An Insider Look: Working as a Vendor at a Bead Show

Beading Bucket List

I haven’t seen that movie The Bucket List yet, but I like the concept—you know, the one that says a person should create and execute a grand "to do" list before they kick the proverbial pail? My bucket list includes things that I’m sure are on many of your lists . . . visiting the Great Pyramids, going hang-gliding, learning the tango, helping build housing for the homeless, and learning to raise chickens (what, that last one isn't on your list?).

I have a beading bucket list, too. It includes lots of bead-related travel, of course. At the top of the list, however, is finishing up that huge Haitian-style sequined flag I started four years ago!

Life as a Bead Gypsy

One unusual item on my beading bucket list was to try my hand as a bead gypsy: to work as a vendor at a bead show. So when I recently had the opportunity to help my friends Betcey and Mark at Beyond Beadery set up, work, and tear down their booth at a bead show, I jumped at the chance.

Let me tell you, after this behind-the-scenes experience, I will forever appreciate the smiling faces behind every bead show booth I’ve ever visited. I always knew these people were a special breed but to experience it firsthand is quite a different story.

Bead show vendors often have to travel cross-country for days, sometimes in large trucks filled with wonderful wares; the tables, racks, trays, and lights to display them; plus the wide variety of tools and equipment to physically construct and dismantle that display. They work long hours with only minimal time outside a 100-foot square area. They battle fatigue, backache, convention center food, and shoplifters, hoping to make booth and travel costs. And then they pack it all up, move on to the next city, and do it again!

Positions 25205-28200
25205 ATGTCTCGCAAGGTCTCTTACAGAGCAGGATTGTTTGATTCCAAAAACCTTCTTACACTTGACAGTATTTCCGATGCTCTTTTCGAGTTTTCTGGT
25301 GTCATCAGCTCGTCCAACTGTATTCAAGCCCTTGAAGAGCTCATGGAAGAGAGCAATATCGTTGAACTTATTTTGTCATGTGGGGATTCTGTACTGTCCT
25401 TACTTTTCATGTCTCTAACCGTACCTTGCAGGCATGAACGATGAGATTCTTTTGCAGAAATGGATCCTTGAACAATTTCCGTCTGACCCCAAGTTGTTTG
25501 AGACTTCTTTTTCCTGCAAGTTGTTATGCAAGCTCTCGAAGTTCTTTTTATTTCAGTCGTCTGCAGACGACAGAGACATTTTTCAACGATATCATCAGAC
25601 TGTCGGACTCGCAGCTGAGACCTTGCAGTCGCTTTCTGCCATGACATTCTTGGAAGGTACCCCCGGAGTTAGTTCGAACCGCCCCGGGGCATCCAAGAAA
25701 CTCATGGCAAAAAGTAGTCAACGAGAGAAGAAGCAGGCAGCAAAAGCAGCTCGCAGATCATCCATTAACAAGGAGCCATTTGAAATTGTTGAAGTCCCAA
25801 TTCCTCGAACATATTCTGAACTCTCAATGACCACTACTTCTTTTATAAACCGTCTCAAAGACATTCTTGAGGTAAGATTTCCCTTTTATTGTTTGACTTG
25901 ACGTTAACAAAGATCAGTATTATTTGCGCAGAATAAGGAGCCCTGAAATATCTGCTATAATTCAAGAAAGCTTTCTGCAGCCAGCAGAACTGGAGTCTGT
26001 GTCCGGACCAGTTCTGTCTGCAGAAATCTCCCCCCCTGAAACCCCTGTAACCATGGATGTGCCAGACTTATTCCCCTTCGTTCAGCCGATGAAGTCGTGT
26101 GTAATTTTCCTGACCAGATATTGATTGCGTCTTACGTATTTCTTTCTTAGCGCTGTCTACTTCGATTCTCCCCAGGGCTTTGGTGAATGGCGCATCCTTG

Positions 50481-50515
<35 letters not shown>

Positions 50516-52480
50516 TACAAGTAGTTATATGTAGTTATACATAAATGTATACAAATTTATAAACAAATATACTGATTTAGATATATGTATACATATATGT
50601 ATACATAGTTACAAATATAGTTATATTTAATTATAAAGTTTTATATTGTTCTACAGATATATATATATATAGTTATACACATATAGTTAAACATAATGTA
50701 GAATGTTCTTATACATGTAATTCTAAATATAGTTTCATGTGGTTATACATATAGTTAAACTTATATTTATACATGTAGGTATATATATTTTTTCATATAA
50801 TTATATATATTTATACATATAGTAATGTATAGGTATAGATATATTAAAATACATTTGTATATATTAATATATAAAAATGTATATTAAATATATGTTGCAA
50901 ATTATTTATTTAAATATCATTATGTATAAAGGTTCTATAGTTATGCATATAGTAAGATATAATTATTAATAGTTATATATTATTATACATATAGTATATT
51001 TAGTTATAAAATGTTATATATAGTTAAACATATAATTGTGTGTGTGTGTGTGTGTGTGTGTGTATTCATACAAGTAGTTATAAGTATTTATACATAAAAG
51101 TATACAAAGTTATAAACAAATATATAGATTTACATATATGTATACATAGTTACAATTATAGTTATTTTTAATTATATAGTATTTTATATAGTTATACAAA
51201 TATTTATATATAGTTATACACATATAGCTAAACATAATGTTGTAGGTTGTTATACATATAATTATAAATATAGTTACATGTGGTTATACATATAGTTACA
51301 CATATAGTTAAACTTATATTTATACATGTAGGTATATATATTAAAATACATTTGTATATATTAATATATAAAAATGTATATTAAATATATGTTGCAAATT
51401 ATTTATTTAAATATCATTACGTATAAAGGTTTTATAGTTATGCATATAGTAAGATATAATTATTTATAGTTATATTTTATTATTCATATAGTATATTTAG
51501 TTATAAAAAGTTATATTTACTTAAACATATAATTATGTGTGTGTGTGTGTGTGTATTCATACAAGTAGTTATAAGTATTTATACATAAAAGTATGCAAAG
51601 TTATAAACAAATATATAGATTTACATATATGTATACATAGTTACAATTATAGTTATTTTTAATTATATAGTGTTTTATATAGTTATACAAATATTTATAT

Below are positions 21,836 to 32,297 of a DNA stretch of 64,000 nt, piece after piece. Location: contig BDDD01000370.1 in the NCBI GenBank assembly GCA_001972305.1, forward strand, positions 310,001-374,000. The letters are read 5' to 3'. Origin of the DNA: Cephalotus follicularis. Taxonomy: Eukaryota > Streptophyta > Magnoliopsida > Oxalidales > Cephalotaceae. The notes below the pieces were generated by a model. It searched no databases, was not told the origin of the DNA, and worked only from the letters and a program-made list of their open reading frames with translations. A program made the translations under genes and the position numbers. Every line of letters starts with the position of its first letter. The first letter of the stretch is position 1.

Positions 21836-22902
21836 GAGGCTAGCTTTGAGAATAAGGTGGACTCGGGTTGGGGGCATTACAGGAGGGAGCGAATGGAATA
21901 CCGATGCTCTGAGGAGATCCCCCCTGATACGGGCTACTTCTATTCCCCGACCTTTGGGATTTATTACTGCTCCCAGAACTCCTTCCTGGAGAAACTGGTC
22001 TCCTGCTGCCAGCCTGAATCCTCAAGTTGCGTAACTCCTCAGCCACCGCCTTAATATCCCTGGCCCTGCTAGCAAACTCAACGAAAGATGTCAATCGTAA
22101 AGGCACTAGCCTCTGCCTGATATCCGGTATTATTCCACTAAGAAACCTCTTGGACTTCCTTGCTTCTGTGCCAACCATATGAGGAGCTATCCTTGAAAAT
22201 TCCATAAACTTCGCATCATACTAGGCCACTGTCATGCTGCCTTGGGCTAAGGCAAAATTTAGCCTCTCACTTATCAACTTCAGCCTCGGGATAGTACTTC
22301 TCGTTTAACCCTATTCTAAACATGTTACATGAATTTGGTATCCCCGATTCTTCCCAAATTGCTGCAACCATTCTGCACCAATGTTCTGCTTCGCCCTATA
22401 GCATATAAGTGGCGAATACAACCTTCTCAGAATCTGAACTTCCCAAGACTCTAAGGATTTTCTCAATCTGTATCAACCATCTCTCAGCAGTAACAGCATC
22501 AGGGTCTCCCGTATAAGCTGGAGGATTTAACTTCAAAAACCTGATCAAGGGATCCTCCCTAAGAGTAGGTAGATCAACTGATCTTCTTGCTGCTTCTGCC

One realization I had during the week is that these folks continue the tradition of bead trading as it’s been for a thousand years. They are the modern-day tinkers or gypsy caravans, rolling into town to show off the newest wares and techniques. And they truly are a fluid pulse for the beading world—a great communal resource for new products and beading trends. 

Naturally, my part-time bead gypsy persona turned part-time bead shopper pretty easily, and I came home with what seems like my weight in beads. My most exciting purchases?

  • The brand-new size 15° Delica beads. I’m finding they are extremely consistent and a delight to work with.
  • Toho’s new permanent galvanized seed beads. I just can't wait to see how they hold up to my hot little hands!

Perhaps "use up my bead stash" would be a good one to add to my bucket list? Nah—not with all those beady trips I'm sure to be venturing on!

 Jean Campbell writes about beading and life every Wednesday on Beading Daily. If you have comments or questions for Jean, please post them on the website. Thanks!

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